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May/June 2007

Writing Wrongs — Putting Pain on Paper
By Bill Asenjo, PhD, CRC
Social Work Today
Vol. 7 No. 3 P. 42

Recording the deepest thoughts and feelings about stressful events can be healing for body and mind.

The Associated Press reported in April 2006 that the number of U.S. soldiers who took their own lives in 2005 was the highest since 1993. Studies reveal a high rate of suicide among war veterans, particularly those with posttraumatic stress disorder (PTSD). A 2003 New England Journal of Medicine study found that one out of six Iraq and Afghanistan veterans were suffering from PTSD, yet more than 60% of them were unlikely to seek help.

One Veteran’s Way Out
In 1991, Vietnam veteran John Mulligan was a homeless “shopping cart soldier” wracked with flashbacks and numbed by PTSD. But his life changed during a veterans’ writing workshop.

Mulligan wrote about a horrific scene from the war—fellow soldiers turning their weapons on a water buffalo for fun and misplaced revenge. He described the blood, noise, senseless loss, and waste.

He later wrote that he left the workshop so elated, he was “whistling and skipping.” Mulligan discovered that putting past horrors into words helped clear his mind and lift his spirits.

More than one hundred studies echo Mulligan’s conclusion: Writing about stressful events can be powerfully therapeutic for the body and mind.

Confronting Dark Memories
Suicide among veterans is not a recent trend. A study published in the American Journal of Psychiatry in 1991 revealed that among the Vietnam veterans with PTSD involved in the study, 20% had attempted suicide, and another 15% had been preoccupied with suicide since the war.

According to the last U.S. Census in 2000, there were 26 million veterans. PTSD remains an ongoing challenge for veterans of all eras and their families. Images from the current war are causing many veterans who served in World War II, Korea, and Vietnam to reexperience PTSD symptoms from their own combat experiences.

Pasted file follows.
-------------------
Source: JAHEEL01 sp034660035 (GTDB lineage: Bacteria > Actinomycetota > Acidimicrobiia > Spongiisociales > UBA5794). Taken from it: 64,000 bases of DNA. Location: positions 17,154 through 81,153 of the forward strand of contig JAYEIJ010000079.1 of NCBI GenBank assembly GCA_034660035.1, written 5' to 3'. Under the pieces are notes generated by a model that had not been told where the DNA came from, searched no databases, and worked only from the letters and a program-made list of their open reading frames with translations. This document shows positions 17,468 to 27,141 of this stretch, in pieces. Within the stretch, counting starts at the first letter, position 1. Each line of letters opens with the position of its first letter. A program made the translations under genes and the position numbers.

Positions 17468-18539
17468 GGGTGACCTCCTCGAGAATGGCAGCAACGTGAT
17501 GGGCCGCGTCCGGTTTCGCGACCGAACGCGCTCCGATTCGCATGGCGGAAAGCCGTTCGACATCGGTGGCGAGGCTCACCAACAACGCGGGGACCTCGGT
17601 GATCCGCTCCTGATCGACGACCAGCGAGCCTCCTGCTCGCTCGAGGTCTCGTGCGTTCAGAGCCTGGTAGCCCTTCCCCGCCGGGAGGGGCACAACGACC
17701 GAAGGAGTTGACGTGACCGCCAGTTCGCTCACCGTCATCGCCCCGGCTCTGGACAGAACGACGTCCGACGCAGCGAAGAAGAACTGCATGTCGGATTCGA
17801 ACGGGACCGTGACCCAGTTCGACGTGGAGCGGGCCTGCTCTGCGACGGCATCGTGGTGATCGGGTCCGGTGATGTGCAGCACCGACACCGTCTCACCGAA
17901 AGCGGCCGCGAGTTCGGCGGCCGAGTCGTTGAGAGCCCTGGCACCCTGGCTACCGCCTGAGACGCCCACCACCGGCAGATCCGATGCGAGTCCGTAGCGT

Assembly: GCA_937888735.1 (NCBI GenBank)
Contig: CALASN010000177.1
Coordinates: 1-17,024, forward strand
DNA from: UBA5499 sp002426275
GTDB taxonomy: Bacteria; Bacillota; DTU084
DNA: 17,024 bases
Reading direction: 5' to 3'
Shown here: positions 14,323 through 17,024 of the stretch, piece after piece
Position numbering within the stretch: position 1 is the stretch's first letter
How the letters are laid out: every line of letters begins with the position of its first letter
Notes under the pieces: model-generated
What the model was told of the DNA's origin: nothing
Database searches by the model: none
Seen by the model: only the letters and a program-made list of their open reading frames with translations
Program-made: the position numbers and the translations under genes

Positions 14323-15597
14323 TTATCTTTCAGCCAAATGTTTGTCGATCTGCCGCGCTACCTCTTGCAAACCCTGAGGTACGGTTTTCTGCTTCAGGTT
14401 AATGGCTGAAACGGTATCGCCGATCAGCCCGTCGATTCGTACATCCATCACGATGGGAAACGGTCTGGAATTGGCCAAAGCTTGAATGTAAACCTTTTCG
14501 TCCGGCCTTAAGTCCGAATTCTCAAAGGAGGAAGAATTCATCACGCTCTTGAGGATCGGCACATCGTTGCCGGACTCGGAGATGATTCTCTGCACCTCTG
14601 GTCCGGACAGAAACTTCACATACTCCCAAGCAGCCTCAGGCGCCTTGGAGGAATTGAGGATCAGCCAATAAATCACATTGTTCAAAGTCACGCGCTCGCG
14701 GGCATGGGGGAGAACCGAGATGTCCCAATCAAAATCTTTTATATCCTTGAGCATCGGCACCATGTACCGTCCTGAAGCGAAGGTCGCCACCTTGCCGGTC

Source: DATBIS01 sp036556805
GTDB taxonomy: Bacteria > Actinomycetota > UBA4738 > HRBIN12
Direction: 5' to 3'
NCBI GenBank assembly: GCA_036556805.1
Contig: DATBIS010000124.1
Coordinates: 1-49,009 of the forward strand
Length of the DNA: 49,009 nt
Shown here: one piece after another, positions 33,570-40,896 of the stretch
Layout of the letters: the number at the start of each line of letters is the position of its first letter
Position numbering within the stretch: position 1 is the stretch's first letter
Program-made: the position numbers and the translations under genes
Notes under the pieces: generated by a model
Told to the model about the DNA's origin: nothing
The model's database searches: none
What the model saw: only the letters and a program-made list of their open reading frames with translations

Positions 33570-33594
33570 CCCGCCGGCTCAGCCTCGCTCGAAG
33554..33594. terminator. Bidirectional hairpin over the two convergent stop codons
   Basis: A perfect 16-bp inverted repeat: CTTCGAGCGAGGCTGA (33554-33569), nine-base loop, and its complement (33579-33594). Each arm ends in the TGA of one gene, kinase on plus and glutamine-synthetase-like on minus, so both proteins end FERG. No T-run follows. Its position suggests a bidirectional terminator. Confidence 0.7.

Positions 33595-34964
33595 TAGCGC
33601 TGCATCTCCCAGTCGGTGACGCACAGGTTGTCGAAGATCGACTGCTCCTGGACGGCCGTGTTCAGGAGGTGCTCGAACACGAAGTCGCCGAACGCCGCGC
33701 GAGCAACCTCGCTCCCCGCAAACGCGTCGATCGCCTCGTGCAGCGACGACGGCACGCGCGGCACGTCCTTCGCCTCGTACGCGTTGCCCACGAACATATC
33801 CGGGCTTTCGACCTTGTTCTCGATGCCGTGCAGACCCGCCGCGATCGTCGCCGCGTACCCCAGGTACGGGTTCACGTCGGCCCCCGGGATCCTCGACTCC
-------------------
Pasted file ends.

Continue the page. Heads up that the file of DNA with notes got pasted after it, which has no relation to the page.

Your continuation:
The National Center for PTSD has estimated that one out of 20 World War II veterans has suffered symptoms such as bad dreams, irritability, and flashbacks. According to the Department of Veterans Affairs' 2004 statistics, 25,000 World War II veterans were still receiving disability compensation for PTSD-related symptoms.

Researchers estimate that as many as 30% of Korean War veterans have PTSD symptoms. The National Vietnam Veterans Readjustment Survey (1986-1988) found that more than 30% of Vietnam Veterans (more than 1 million) have suffered from symptoms of PTSD. Statistics have risen over the decades for numerous reasons, including the level of guerilla warfare encountered, as well as the attention such conditions have received.
According to the 1999 National Survey of Homeless Assistance Providers and Clients, one in three homeless men in America were veterans, and among homeless veterans, 76% suffered from drug, alcohol, or mental health problems.

Recent news reports of the conditions at Walter Reed Army Hospital spotlight the fact that spending for VA mental health services has declined by 25% during the past decade. Many experts have expressed concern about the system’s capabilities to care for the readjustment needs, including mental health, of the newest generation of U.S. veterans.

Yet researchers have repeatedly found that most people are able to improve their mental and physical health after writing about deeply troubling experiences. James Pennebaker, PhD, a University of Texas professor of psychology, began therapeutic writing research in the 1980s and has led many studies.